Moderna, Pfizer Release Study Designs as Vaccine Distrust Grows Among Americans

Health + Wellness

Rabbi Shmuel Herzfeld has his arm disinfected by Dr. Chao Wang during a Moderna clinical trial for a coronavirus vaccine at Meridian Clinical Research in Rockville, Maryland on July 27, 2020. Amanda Andrade-Rhoades for The Washington Post via Getty Images

The secretive blueprints for two of the leading vaccine candidates for the coronavirus were released Thursday. Pfizer and Moderna became the first two companies among the nine leading vaccine candidates to share their study designs, hoping that the disclosures will create trust and clarity for the public, as The New York Times reported.

The details that the two companies shared are usually kept secret until after a study is complete, yet the companies decided to publish the size of their trials, the selection criteria for patients, and the adverse reactions that would cause the trials to stop prematurely. The Moderna trial will include 30,000 participants, while the Pfizer trial will have 44,000 participants, according to The New York Times.

The information released shows that the two companies and their executives still do not know if the vaccines are safe and effective. Furthermore, the disclosure shows that the ambitious time frame that President Trump touts to have a vaccine available in a few weeks is all but impossible, according to The Washington Post.

Trump’s frequent comments about the availability of a vaccine to the general population by election day contradict the word of scientists, health officials and the companies manufacturing and testing the vaccine candidates. That mixed-messaging has sown confusion with the public and created the appearance that a vaccine candidate will be rushed to market prior to proving its safety and efficacy, according to The Washington Post.

“We need trust as much as we need efficacy,” said Andrew Pavia, an infectious-diseases specialist at the University of Utah School of Medicine, to The Washington Post. “We can’t afford to do anything that reduces the trust. It’s not just the trust of the public. Experts in the field have to see enough of the data to feel comfortable to recommend it.”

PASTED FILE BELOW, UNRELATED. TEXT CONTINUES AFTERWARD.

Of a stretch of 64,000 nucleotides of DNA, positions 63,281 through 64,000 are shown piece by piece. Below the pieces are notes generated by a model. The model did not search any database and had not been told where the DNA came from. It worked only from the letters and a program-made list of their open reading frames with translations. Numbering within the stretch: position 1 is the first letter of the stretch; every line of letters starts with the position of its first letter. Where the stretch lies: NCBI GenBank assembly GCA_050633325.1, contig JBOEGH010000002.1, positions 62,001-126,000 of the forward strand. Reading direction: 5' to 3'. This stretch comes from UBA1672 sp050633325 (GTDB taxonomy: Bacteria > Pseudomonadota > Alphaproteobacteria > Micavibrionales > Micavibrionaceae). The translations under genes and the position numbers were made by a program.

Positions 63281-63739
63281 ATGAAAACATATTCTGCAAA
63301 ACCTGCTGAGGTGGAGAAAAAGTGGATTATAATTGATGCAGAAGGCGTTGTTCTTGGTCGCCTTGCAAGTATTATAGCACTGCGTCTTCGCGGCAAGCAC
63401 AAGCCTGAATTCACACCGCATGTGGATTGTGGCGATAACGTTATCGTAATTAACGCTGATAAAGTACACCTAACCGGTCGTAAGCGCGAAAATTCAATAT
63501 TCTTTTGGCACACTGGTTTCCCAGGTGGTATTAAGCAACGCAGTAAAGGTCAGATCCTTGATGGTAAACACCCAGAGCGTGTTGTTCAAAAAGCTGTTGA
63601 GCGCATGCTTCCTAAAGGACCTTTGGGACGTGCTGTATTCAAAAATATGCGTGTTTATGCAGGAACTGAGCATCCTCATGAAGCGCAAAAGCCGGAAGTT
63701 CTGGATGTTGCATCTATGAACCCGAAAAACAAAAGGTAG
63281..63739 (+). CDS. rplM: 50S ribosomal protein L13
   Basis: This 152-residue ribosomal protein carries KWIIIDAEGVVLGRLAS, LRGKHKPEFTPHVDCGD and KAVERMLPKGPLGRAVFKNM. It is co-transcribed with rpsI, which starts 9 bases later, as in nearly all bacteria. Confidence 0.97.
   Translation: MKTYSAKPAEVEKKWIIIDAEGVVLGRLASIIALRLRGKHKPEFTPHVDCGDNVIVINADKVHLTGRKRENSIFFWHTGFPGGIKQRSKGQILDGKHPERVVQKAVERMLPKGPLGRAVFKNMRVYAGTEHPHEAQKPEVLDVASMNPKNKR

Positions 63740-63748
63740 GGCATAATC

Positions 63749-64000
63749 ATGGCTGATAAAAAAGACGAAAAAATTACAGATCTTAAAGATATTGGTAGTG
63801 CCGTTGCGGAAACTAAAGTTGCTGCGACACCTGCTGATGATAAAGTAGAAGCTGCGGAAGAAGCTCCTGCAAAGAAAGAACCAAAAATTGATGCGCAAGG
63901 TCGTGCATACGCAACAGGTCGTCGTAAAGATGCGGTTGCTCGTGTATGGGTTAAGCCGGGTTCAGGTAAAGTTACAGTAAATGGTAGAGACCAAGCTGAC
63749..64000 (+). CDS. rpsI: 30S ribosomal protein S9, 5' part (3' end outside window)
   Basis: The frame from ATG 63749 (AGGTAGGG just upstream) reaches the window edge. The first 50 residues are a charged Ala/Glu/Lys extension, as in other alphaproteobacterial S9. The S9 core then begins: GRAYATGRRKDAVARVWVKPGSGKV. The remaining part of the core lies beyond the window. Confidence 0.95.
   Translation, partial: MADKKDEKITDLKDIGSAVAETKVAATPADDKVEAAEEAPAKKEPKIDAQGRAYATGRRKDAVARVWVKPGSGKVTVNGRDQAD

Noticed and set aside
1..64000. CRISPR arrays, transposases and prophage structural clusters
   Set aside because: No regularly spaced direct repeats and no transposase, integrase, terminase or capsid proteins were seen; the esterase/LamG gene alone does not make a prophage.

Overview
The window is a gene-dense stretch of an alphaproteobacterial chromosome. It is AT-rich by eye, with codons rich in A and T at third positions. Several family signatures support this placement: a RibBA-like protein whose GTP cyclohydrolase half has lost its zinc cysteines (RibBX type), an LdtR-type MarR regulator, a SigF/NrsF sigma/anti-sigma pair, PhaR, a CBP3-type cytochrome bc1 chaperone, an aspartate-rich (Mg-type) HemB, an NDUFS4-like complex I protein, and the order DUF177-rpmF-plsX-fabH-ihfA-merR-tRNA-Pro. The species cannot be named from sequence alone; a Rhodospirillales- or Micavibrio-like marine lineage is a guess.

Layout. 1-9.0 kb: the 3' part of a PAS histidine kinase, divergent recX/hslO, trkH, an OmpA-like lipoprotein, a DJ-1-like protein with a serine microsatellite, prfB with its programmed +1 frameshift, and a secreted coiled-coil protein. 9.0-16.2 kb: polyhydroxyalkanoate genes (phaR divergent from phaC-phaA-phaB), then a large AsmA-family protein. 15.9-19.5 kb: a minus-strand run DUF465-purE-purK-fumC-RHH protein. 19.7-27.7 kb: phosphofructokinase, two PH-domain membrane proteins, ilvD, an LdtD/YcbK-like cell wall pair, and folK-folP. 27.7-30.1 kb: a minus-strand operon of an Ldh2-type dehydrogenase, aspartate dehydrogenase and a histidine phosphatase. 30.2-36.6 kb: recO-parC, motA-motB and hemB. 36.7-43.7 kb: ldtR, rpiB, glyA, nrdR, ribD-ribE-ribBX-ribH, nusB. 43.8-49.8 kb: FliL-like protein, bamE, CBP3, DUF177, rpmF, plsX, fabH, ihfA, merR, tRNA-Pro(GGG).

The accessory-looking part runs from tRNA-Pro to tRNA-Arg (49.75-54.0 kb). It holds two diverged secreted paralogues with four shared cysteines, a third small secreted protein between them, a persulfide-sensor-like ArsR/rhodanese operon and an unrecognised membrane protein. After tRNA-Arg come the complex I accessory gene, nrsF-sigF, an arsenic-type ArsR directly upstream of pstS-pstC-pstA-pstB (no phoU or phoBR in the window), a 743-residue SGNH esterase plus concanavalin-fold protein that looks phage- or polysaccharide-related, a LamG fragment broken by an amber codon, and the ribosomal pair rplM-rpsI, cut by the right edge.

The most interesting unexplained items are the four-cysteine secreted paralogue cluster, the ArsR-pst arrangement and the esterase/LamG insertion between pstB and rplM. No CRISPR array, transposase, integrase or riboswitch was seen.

New poll number show that trust is eroding. Data released Thursday by the Pew Research Center show that the number of Americans who are willing to get a vaccine for the coronavirus has dropped precipitously since the beginning of the pandemic.

According to the new poll, about 51 percent of the population is likely to get the vaccine, while 49 percent said they are unwilling or unlikely to get it. Only 21 percent said they would definitely get the vaccine.

The percentage of people who were likely to get the vaccine is down from 72 percent in May, marking a 21 percent drop over the summer. The thorniest issue for study participants was their growing concern that a vaccine was being developed too fast and it would be widely distributed before it was proven to be safe and effective.

“Over the past month alone — a period in which President Donald Trump has repeatedly promised a vaccine will be delivered by the end of 2020 and possibly before the Nov. 3 election — the share of adults who say they would get vaccinated has fallen 8 points after public opinion on the matter generally remained steady over the summer,” the researchers wrote, as The Hill reported.

That growing unease about a vaccine is what prompted the nine companies with the leading vaccine candidates to take the unusual step of banding together to pledge that a vaccine would not be released prematurely, according to The Hill. For a vaccine to be effective, confidence has to grow so enough people will receive the vaccine to raise immunity levels high enough to stop transmission of the virus.

As for a realistic timeframe, Thursday’s disclosures by Moderna and Pfizer showed that there would not be a vaccine from either company by election day. Moderna’s estimated timetable showed it would not likely know if its candidate works until 2021. Pfizer did not release an estimated timetable in its disclosure, according to The New York Times.

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